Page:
If We Want to Visit More Asteroids, We Need to Let the Spacecraft Think for Themselves

Missions to asteroids have been on a tear recently. Visits by Rosetta, Osirix-REX, and Hayabusa2 have all visited small bodies and, in some cases, successfully returned samples to the Earth. But as humanity starts reaching out to asteroids, it will run into a significant technical problem – bandwidth. There are tens of thousands of asteroids in our vicinity, some of which could potentially be dangerous. If we launched a mission to collect necessary data about each of them, our interplanetary communication and control infrastructure would be quickly overwhelmed. So why not let our robotic ambassadors do it for themselves – that’s the idea behind a new paper from researchers at the Federal University of São Paulo and Brazil’s National Institute for Space Research.

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How do you Keep a Solar Sail Stable?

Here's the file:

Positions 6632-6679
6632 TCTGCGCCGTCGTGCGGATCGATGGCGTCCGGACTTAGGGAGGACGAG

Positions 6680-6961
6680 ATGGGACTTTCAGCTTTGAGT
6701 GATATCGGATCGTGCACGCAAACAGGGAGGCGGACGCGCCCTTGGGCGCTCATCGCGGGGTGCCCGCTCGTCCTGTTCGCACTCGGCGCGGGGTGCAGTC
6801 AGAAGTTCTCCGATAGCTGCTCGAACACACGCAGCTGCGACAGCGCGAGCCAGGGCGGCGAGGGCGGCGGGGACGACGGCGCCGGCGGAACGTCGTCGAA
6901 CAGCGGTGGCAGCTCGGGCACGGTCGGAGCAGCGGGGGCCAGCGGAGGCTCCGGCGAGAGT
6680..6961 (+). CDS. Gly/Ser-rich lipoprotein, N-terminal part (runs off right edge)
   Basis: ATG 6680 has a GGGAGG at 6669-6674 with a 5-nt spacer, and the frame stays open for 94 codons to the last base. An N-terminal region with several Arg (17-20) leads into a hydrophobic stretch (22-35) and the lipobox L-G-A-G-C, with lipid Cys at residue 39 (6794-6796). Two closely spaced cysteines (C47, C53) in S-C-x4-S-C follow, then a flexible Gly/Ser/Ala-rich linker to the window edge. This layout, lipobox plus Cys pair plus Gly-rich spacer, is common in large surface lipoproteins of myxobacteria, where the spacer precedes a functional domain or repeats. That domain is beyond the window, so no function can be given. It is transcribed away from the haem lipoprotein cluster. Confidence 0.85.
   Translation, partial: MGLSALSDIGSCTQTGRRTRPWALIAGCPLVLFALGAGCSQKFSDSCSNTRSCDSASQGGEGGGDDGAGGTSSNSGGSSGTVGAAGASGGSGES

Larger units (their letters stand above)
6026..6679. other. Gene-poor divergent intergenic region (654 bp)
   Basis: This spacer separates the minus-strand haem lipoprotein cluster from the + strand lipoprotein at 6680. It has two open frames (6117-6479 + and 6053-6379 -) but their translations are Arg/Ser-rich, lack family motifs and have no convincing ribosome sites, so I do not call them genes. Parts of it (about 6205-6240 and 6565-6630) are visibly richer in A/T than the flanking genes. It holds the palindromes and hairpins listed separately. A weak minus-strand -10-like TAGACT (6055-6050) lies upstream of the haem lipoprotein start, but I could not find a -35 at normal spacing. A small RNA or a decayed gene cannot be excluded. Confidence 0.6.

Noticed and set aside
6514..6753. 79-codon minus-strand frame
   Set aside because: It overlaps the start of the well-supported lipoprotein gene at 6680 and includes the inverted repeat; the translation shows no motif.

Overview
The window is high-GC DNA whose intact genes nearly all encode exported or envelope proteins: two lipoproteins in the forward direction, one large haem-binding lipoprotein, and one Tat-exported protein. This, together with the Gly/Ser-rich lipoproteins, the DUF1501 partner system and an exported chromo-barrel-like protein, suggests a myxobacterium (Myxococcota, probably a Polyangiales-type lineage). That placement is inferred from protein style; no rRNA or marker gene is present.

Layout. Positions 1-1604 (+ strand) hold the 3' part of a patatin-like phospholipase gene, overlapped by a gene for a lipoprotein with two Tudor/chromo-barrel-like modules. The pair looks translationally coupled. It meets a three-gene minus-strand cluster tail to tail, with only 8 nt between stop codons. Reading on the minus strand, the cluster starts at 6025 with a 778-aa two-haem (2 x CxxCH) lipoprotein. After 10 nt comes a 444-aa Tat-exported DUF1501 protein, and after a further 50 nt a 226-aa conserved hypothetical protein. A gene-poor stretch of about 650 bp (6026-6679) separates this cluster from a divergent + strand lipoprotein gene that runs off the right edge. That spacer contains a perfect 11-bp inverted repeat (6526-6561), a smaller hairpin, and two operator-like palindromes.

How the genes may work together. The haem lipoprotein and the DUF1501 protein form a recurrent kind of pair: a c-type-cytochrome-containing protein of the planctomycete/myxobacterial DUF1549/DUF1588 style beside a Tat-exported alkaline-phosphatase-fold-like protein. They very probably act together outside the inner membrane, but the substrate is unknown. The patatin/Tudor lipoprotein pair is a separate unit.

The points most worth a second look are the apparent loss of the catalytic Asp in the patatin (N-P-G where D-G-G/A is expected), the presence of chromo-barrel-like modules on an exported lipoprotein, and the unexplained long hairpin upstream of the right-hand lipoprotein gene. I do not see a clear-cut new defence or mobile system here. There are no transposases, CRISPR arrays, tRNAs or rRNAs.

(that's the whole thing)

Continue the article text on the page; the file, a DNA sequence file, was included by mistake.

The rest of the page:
Solar sailing seems like a simple concept – instead of being pushed along by the wind, as in a typical sailing ship, a spacecraft can use highly reflective said to be pushed along simply by sunlight. But as with almost all engineering challenges, that technique is much easier said than done. Sunlight can head up one side of a sail more than another, causing the ship to rotate unexpectedly. Other unforeseen situations could arise that can also have catastrophic consequences for any mission using this propulsion technology. Luckily, there is a way to account for those situations, though it involves a lot of math. Control theory is common in system design, and now researchers at Beihang University have devised a control scheme that they think could help minimize the risk to solar sails.

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